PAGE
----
Sex-Work Stigma in Foreign HIV/AIDS Efforts (U.S. Agency for International Development v. Alliance for Open Society International)
The Supreme Court also ruled on June 29 on a disputed aspect of a 2013 case, determining that foreign-based HIV/AIDS organizations must still officially denounce sex work to receive U.S. funding.
Seven years ago, the Court ruled that requiring HIV/AIDS organizations working outside of the United States (but registered and based in the U.S.) to denounce sex work as a requirement of receiving U.S. funding was a violation of the First Amendment’s rights to freedom of speech. The Alliance for Open Society International won that case, which allowed them to continue their HIV/AIDS work with U.S. funding abroad without an organizational statement “explicitly opposing [sex work] and sex trafficking.” However, until this week it was unclear if foreign-based grantees and other Alliance for Open Society International partners would have the same protections. In a 5–3 decision (with Justice Kagan self-excused because of her work on the issue in a previous role), the Supreme Court ruled that these foreign-based organizations were not subject to the same free speech protections and that the U.S. government could require denunciation of sex work from them as a contingent for funding intended to end HIV/AIDS abroad.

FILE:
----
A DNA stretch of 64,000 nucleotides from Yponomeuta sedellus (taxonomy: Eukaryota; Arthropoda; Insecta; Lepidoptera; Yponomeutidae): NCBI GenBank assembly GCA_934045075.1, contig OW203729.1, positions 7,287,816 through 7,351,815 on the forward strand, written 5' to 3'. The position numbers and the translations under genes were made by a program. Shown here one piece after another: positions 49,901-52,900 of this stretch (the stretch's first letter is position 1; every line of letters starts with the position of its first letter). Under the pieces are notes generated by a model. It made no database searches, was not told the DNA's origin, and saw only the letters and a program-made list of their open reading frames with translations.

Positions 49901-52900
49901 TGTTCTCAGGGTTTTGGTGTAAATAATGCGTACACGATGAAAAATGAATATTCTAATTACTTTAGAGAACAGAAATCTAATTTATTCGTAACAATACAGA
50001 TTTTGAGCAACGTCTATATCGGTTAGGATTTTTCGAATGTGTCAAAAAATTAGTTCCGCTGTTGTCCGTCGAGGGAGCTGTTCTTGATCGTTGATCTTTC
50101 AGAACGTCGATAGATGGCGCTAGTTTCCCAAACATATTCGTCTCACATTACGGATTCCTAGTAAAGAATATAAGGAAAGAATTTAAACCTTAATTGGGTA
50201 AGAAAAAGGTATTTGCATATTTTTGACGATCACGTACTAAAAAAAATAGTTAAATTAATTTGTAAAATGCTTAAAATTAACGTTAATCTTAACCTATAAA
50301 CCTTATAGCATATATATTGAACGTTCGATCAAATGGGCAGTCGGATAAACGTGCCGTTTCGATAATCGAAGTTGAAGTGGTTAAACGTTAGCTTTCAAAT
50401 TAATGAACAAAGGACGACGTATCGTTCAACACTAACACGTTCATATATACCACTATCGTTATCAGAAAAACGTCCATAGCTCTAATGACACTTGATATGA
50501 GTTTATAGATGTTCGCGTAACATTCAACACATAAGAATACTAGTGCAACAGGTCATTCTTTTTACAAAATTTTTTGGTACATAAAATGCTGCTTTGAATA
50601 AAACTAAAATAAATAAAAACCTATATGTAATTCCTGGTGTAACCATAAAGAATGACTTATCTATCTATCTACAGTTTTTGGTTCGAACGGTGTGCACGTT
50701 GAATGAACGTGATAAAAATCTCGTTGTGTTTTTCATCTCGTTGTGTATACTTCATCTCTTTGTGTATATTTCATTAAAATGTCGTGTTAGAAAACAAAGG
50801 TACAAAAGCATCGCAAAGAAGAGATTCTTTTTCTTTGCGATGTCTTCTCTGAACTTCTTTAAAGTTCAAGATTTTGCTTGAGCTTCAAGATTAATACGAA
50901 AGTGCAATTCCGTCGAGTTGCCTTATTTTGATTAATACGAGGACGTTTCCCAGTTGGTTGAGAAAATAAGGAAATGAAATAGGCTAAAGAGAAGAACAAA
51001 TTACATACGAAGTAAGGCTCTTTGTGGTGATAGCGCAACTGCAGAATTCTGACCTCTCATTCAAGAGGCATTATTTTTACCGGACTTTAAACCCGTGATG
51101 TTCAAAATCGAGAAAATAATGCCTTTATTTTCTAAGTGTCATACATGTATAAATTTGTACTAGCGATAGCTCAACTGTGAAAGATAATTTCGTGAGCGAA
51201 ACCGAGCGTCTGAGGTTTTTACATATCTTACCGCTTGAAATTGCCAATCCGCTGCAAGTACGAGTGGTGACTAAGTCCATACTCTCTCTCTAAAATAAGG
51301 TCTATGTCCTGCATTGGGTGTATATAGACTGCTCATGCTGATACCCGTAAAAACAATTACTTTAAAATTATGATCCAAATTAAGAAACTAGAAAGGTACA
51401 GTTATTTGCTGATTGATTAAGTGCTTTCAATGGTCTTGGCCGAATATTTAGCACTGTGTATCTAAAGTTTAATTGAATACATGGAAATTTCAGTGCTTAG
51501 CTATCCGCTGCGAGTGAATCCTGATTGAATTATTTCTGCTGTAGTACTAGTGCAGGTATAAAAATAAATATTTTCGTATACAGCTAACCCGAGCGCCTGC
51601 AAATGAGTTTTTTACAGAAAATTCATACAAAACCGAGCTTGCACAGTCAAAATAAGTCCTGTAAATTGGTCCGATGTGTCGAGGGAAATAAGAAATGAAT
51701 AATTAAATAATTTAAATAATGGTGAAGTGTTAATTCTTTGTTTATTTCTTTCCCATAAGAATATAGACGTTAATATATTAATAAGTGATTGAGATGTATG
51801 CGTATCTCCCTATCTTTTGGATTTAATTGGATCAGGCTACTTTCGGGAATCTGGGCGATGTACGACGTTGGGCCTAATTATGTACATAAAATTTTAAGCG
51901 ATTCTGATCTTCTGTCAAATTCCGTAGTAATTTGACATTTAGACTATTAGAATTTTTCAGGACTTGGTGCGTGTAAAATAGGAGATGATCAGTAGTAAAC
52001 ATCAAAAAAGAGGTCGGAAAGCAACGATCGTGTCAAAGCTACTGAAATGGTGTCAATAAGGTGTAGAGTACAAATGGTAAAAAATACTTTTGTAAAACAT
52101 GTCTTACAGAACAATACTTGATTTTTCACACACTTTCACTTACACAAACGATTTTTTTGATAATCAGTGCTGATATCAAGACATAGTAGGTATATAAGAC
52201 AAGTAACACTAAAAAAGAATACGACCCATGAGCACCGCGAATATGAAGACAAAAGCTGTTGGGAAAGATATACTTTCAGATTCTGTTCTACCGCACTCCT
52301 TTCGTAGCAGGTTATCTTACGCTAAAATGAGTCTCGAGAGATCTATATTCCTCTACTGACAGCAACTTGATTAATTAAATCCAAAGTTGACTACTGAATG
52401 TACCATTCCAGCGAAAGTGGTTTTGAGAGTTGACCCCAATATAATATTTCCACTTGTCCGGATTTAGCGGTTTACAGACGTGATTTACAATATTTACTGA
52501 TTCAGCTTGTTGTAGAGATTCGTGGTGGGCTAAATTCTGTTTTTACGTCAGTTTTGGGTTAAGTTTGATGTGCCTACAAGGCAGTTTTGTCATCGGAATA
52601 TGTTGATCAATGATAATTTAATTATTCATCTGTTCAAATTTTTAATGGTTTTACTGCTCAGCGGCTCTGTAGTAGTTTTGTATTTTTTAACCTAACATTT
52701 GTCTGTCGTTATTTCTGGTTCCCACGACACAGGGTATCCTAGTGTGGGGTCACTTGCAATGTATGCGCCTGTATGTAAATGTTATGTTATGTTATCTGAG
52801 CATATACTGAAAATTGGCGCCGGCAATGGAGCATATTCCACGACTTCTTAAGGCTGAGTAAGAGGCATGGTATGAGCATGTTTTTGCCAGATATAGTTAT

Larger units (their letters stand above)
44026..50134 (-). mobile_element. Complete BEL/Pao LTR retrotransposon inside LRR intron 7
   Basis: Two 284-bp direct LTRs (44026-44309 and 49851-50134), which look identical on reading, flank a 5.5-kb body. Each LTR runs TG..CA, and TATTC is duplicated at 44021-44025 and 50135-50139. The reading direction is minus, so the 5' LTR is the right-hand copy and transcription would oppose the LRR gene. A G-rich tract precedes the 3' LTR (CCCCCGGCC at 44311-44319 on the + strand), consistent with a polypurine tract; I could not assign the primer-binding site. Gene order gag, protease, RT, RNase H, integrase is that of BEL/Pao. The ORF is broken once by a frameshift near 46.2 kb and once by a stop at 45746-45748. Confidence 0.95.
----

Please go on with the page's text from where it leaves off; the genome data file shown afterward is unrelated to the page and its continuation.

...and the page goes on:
AIDS United contributed to an amicus curiae brief in support of Alliance for Open Society International and their non-U. S. partner organizations for this case, stating that enforcement of this so-called “anti-prostitution pledge” will undermine public health goals and the work needed to reach them.